Friday, August 13, 2010



Summer 2010 has been wicked for North Dakota. In August alone, we've had many days of temperatures in the low to mid 90s accompanied by very high humidity. This combination makes for an extremely unsettled atmosphere, and we have had numerous thunderstorms. This summer the weather service has issued twice as many severe T-storms warnings as it did last summer  - over 300.

We've had a number of nasty tornadoes across the state too. Just in the past week or so, we've had three F-4 tornadoes (F-5 is the highest on the Fujita scale) that destroyed farmsteads in eastern North Dakota and western Minnesota. Here in our TV viewing area, we've had three deaths from tornadoes this summer. That's almost unheard of.

We've also had many severe hailstorms with large hail. I mean, very large hail! A storm this summer in South Dakota produced the world's largest hail stone ever! (Link here:


Our meterologists tell us this violent weather is due to a devilishly capricious La Nina. All this steamy weather, more suited for Louisiana than North Dakota, has led many of our residents to wish summer was over already. But I would never wish such a thing. Really high temps and high humidity - leading to "The Sticky Factor" - those I can definitely do without. I can't sleep at night, I feel sick to my stomach and my knees hurt. But wish summer over? Never!

What is the rush to usher summer out so quickly? We Nodaks pined, we ached for summer last January and February. We greeted it with enthusiasm when it arrived in June, delayed as it often is. Aside from storms, July was heavenly. And now, in August, people want to boot summer out the door. It's as if we anticipated getting together with a warm, carefree, tender, casual lover for months. But now we're already tired of her and want to get replace her with autumn. Sure, summer was tempestuous at times, but what sensuous, voluptuous, passionate female isn't?

Although she is a vibrant and glamorous seducer, autumn is more austere, way cooler in demeanor and sometimes quite harsh in aspect.

"SUMMER VACATION" by Edward Potthost

So here we are in August, which people (mostly advertisers) have conspired to turn into a lame duck month. It's as if August can't be a summer month any more. The newspapers and TV bombard us with back-to-school ads. There are already football games on TV. We have to endure yet another silly season of Bret Favre toying with the Minnesota Vikings.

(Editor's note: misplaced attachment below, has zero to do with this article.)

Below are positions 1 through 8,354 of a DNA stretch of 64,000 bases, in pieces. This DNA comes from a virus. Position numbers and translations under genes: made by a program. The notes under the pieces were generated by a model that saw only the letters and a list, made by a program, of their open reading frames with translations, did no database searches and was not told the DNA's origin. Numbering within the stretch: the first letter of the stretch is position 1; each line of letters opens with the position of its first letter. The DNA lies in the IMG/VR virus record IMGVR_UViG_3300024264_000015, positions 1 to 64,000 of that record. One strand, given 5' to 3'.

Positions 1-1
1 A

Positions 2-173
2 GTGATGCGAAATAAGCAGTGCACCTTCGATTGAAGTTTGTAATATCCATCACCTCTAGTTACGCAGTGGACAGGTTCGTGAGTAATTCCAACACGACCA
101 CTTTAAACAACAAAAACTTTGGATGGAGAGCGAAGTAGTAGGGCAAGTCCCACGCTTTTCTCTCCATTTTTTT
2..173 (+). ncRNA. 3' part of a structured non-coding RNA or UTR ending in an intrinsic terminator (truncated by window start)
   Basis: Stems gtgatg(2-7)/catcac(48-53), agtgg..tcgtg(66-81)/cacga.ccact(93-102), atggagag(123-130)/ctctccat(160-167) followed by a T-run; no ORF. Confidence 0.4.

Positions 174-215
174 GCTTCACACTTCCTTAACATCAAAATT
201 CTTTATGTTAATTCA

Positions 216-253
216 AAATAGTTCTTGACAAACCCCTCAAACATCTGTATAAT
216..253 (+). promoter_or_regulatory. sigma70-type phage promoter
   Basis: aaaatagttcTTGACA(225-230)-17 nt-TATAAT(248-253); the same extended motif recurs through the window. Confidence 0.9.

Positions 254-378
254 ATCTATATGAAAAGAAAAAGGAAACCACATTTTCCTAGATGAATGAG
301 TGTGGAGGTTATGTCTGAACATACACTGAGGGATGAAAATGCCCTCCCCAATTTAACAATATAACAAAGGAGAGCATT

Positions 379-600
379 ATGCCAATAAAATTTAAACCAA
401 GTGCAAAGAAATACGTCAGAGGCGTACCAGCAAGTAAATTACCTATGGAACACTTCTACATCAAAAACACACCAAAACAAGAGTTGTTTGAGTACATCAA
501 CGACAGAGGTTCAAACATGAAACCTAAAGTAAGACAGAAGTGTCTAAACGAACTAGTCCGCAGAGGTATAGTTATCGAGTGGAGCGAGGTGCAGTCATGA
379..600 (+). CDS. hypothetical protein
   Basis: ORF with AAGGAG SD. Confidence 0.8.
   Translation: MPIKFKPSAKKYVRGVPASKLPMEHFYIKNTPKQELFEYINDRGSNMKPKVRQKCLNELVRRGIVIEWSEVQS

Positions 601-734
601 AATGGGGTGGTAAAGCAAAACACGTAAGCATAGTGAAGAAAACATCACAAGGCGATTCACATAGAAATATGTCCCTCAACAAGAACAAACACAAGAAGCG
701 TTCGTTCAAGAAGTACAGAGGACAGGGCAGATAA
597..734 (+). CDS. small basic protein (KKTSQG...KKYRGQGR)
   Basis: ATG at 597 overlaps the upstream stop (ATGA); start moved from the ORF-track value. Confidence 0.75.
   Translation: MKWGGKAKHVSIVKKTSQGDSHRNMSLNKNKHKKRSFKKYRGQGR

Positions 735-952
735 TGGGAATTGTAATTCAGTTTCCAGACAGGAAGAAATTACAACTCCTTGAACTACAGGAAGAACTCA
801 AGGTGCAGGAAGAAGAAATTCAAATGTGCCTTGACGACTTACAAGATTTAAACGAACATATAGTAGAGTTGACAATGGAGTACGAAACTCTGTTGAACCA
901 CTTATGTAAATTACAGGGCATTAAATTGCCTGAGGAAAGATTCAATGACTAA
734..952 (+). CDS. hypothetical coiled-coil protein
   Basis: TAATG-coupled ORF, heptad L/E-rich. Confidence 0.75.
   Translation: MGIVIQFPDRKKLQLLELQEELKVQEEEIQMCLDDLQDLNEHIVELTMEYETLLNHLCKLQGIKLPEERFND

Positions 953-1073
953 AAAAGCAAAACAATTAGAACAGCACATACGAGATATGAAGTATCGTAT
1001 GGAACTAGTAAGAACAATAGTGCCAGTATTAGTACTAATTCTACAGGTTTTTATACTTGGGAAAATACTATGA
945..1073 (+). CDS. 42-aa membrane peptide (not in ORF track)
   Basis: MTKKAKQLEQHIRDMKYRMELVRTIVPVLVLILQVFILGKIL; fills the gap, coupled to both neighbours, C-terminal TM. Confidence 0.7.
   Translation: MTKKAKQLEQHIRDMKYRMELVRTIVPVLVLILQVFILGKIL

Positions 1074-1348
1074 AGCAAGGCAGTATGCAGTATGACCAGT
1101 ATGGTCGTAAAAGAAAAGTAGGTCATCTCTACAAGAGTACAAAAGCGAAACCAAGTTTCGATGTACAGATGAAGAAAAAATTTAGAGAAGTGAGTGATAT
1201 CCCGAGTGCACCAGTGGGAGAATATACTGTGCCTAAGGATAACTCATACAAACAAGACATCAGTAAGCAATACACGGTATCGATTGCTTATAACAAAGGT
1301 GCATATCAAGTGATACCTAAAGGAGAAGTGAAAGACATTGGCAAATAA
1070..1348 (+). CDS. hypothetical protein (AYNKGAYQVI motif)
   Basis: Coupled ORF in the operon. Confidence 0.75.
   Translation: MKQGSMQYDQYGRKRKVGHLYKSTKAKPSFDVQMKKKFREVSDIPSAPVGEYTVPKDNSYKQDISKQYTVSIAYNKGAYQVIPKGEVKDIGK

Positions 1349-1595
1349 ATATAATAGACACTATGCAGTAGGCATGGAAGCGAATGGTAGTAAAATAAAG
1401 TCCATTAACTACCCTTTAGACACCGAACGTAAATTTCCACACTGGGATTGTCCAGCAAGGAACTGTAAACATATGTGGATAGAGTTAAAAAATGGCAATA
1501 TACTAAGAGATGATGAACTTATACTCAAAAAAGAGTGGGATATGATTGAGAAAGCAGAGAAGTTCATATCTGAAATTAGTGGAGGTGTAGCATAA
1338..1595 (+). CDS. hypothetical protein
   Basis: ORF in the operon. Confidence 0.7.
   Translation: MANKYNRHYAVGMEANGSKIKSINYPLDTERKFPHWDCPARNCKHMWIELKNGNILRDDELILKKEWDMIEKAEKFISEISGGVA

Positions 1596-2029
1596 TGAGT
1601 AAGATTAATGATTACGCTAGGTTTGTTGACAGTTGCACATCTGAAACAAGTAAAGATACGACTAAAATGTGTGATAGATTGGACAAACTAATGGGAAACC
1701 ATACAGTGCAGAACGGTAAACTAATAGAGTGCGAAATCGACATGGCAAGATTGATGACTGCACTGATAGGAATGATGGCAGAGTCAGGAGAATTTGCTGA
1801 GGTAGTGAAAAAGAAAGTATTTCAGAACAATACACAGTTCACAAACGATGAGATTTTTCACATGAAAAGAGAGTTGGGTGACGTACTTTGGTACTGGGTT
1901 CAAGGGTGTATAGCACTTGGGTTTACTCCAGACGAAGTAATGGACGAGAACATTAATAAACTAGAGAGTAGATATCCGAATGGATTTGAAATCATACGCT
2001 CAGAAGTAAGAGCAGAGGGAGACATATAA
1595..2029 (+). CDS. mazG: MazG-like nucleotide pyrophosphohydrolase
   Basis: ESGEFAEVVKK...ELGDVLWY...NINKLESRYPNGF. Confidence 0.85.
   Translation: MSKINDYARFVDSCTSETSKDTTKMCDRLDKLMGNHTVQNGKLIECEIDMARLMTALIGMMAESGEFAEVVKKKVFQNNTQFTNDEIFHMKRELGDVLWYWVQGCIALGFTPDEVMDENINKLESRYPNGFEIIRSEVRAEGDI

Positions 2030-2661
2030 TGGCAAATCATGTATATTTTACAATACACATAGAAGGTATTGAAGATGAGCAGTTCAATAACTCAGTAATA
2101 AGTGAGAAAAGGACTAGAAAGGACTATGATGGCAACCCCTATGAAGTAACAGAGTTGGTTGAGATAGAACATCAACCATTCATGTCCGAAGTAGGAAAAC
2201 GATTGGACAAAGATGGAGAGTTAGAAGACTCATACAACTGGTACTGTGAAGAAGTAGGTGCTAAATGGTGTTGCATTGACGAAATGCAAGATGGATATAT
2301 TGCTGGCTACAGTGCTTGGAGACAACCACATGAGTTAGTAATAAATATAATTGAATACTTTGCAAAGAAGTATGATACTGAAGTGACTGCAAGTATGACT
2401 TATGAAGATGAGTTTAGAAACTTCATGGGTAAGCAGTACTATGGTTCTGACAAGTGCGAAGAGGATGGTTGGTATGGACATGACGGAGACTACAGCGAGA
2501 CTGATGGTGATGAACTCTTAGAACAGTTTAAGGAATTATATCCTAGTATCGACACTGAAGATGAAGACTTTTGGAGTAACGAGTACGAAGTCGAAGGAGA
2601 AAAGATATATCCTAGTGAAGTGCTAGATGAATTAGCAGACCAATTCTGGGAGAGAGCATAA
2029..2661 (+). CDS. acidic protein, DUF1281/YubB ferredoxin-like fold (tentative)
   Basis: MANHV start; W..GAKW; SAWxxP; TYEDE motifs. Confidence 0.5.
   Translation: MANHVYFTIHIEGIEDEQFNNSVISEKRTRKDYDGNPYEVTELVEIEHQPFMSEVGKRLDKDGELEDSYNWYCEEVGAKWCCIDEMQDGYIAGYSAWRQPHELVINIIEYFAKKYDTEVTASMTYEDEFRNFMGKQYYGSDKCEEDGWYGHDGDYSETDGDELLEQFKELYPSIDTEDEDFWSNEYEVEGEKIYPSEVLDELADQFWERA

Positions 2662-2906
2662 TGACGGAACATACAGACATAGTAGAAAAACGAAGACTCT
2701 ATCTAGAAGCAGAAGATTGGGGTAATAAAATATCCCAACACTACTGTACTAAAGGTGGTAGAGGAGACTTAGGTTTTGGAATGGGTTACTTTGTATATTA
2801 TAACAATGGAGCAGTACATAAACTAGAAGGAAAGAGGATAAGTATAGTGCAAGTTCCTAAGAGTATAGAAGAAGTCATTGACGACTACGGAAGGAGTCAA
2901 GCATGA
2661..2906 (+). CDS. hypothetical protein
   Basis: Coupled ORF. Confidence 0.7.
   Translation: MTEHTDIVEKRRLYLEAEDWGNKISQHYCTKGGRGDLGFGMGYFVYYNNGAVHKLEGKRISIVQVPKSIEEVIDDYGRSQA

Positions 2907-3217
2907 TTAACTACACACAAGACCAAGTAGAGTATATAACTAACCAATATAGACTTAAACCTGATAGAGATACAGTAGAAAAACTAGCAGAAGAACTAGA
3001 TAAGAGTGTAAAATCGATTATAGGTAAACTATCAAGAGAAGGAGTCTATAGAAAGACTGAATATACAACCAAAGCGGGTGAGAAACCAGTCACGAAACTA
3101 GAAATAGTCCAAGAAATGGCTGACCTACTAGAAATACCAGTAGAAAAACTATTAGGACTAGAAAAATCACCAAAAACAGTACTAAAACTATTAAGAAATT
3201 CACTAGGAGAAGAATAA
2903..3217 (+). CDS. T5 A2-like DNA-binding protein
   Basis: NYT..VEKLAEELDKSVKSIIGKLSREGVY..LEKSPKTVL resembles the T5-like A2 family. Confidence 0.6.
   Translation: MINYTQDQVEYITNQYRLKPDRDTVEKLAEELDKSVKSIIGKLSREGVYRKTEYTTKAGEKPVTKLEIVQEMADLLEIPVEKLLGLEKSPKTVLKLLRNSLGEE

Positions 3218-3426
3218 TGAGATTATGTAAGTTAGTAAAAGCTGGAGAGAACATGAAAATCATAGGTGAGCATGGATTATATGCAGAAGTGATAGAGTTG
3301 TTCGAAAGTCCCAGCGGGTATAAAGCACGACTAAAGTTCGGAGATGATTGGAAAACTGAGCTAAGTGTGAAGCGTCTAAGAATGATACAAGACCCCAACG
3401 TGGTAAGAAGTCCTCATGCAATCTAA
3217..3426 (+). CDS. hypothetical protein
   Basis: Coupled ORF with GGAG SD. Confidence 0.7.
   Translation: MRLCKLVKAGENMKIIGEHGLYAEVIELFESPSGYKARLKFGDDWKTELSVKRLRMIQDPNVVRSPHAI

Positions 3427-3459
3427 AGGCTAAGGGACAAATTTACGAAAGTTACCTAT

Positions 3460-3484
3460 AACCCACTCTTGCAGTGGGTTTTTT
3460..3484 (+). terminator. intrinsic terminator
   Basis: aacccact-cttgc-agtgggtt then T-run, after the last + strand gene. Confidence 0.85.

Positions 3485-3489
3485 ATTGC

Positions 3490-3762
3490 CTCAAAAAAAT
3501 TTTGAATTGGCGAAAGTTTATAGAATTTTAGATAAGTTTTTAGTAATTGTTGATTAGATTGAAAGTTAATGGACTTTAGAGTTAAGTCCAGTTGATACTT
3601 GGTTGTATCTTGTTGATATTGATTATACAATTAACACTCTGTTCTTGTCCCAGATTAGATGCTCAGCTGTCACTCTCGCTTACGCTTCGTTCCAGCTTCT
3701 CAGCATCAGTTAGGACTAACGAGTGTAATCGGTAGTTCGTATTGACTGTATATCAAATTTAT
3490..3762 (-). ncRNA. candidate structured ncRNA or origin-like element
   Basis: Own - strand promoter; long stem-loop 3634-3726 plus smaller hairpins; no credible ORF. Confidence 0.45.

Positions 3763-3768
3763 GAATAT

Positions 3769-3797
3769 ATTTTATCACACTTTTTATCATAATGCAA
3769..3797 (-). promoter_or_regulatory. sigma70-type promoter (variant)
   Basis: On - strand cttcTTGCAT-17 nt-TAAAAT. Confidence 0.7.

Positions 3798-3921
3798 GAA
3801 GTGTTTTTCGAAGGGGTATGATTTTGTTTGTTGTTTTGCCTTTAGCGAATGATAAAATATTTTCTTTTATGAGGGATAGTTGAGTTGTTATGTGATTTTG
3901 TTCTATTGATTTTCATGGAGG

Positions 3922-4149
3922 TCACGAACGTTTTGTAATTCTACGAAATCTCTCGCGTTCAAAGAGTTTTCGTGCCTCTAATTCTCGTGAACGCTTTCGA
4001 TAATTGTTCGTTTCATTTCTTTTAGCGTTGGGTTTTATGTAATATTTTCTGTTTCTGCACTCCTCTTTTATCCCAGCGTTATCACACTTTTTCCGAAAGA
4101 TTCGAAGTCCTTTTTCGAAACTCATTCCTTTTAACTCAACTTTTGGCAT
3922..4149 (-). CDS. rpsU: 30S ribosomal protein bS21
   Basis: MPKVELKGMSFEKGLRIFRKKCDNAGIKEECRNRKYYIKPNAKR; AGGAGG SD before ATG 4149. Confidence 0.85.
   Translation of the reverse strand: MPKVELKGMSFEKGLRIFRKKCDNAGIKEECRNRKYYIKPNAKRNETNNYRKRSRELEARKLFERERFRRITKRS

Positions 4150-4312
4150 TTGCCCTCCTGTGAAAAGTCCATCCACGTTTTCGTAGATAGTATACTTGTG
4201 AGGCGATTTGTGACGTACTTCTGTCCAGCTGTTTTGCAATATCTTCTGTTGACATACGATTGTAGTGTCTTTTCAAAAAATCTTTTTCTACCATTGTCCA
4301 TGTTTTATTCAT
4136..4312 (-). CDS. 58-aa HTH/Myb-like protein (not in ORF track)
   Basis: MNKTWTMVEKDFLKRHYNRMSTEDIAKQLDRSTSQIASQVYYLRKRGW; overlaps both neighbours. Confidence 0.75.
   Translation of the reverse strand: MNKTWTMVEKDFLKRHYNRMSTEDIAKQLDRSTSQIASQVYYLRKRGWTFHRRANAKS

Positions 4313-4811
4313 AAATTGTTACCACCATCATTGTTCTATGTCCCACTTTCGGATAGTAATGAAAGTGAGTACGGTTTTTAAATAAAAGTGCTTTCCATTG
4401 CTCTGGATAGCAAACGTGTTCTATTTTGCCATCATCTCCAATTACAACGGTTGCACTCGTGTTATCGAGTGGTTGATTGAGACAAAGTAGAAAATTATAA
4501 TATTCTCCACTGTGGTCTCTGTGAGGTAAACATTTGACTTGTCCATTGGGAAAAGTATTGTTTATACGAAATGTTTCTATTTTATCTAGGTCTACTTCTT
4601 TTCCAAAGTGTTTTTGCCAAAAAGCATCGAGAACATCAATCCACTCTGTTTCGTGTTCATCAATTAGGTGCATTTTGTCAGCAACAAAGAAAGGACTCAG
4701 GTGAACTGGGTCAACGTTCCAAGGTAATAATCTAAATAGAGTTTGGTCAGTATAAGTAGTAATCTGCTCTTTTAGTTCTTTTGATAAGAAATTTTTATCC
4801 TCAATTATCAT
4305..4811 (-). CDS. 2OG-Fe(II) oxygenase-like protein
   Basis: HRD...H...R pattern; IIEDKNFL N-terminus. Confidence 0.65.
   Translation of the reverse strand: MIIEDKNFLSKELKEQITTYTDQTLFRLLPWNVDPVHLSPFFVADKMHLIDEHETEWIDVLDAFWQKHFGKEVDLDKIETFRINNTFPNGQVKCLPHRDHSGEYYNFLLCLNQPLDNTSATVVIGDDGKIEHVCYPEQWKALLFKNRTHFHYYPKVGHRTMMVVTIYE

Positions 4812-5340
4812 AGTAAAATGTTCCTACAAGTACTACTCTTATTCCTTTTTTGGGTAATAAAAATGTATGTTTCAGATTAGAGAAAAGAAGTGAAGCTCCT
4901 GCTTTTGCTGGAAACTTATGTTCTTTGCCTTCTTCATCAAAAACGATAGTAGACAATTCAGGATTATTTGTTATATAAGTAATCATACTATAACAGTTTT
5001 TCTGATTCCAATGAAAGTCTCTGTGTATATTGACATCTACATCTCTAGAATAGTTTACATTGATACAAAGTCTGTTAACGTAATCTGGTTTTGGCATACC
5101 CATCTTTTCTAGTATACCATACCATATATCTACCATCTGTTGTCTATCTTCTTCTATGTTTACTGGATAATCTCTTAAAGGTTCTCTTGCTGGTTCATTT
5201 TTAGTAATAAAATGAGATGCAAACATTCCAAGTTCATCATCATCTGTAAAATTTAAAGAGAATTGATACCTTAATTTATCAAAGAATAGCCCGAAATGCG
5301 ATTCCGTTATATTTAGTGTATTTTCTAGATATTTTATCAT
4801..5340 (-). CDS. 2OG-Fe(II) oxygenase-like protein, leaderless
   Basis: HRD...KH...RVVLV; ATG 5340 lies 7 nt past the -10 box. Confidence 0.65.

The stores are jammed with fall and Halloween merchandise.  You can't find any summer clothes on the racks - they're full of jackets and sweaters. Ads for air conditioners have been replaced by ads for furnace checkups, ads for lawn mowers by ads for snow blowers. I really feel as if I am being bashed over the head by the harbingers of fall.

Yes, there are signs that fall is on the way, but they are more natural, and subtle.

There are a few yellow leaves scattered across the lawns.
The evenings are cooler.
Darkness descends sooner.
You can't eat outdoors without being bothered by yellow jackets and flies.
There is mist on the car windows some early mornings.
The cricket orchestra tuned up about the first of August.
Apples and grapes are ripening.
The zucchini - like kudzu vines in the South - are taking over the world.
The goldenrod and asters are in bloom.


But like I said, these are subtle signs, and I wish they were the only signs being transmitted to us.

I say it's time to rebel against the fabricated onslaught of autumn! There is still time for summer, still time to let August to be August.

There is still time to:

Bring your sand pails along to the lake.
Enjoy an inexpensive smoothie at Mickey D's. It won't sound so appealing in November!
Go to the beach a few more weekends.
Find a shady nook in the back yard and read a book.
Fix up a little table with a colorful tablecloth and set out lemonade, cookies and fancy sandwiches (the kind you usually never make).
Cut an ice cold watermelon into semicircles, dive in up to your nose and chomp away, letting the sticky juices run down your chin.
Slice some lush, ripe peaches and drizzle them with cream and sugar.